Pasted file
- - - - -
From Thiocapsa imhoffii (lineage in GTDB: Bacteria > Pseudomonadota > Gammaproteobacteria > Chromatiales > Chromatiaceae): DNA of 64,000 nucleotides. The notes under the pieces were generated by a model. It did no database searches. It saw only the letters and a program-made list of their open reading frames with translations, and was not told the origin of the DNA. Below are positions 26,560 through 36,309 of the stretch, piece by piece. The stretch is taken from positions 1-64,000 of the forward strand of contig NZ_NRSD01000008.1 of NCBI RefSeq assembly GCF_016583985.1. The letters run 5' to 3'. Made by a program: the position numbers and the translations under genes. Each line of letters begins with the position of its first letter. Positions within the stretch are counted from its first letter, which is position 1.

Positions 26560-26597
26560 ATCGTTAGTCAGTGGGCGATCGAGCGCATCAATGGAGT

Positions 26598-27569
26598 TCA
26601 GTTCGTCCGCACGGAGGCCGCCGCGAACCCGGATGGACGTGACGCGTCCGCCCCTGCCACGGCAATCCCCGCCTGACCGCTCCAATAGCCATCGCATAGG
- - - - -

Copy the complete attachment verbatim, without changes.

From Thiocapsa imhoffii (lineage in GTDB: Bacteria > Pseudomonadota > Gammaproteobacteria > Chromatiales > Chromatiaceae): DNA of 64,000 nucleotides. The notes under the pieces were generated by a model. It did no database searches. It saw only the letters and a program-made list of their open reading frames with translations, and was not told the origin of the DNA. Below are positions 26,560 through 36,309 of the stretch, piece by piece. The stretch is taken from positions 1-64,000 of the forward strand of contig NZ_NRSD01000008.1 of NCBI RefSeq assembly GCF_016583985.1. The letters run 5' to 3'. Made by a program: the position numbers and the translations under genes. Each line of letters begins with the position of its first letter. Positions within the stretch are counted from its first letter, which is position 1.

Positions 26560-26597
26560 ATCGTTAGTCAGTGGGCGATCGAGCGCATCAATGGAGT

Positions 26598-27569
26598 TCA
26601 GTTCGTCCGCACGGAGGCCGCCGCGAACCCGGATGGACGTGACGCGTCCGCCCCTGCCACGGCAATCCCCGCCTGACCGCTCCAATAGCCATCGCATAGG